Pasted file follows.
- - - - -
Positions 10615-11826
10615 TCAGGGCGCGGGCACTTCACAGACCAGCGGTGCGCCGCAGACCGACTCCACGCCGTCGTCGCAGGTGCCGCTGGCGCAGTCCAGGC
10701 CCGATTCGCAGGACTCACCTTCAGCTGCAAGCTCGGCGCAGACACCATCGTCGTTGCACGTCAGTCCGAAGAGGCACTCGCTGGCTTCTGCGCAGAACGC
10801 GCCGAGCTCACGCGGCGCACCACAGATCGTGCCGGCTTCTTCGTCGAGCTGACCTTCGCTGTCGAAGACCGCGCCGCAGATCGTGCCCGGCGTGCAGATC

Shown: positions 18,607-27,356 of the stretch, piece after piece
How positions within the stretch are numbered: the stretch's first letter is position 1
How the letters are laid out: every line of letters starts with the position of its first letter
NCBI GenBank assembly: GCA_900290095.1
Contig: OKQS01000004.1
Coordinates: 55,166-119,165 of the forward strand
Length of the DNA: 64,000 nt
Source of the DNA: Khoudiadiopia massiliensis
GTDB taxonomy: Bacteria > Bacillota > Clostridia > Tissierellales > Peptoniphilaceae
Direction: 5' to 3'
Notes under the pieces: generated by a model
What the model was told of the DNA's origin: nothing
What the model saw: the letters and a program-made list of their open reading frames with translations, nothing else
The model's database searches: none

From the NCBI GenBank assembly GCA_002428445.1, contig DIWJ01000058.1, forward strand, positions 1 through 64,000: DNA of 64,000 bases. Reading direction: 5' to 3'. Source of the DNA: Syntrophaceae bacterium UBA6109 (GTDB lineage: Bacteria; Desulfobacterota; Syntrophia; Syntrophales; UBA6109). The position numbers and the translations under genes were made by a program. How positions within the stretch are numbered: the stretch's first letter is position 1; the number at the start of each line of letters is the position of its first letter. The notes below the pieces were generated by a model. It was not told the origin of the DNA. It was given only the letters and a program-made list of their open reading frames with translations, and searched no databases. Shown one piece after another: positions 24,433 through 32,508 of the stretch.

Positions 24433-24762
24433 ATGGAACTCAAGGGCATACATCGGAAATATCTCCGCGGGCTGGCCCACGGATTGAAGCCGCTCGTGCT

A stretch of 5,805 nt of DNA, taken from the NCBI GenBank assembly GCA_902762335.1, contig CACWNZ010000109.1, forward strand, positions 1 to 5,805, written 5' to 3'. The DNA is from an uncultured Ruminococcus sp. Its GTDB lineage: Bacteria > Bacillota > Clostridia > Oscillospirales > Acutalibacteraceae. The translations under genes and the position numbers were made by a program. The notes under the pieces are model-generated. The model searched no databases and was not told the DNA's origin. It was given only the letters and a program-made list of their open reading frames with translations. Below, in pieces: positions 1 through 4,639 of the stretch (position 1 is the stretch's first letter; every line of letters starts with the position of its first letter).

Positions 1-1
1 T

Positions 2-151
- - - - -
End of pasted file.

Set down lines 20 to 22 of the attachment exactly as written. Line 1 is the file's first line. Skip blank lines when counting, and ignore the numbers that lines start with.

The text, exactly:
Positions 24433-24762
24433 ATGGAACTCAAGGGCATACATCGGAAATATCTCCGCGGGCTGGCCCACGGATTGAAGCCGCTCGTGCT

A stretch of 5,805 nt of DNA, taken from the NCBI GenBank assembly GCA_902762335.1, contig CACWNZ010000109.1, forward strand, positions 1 to 5,805, written 5' to 3'. The DNA is from an uncultured Ruminococcus sp. Its GTDB lineage: Bacteria > Bacillota > Clostridia > Oscillospirales > Acutalibacteraceae. The translations under genes and the position numbers were made by a program. The notes under the pieces are model-generated. The model searched no databases and was not told the DNA's origin. It was given only the letters and a program-made list of their open reading frames with translations. Below, in pieces: positions 1 through 4,639 of the stretch (position 1 is the stretch's first letter; every line of letters starts with the position of its first letter).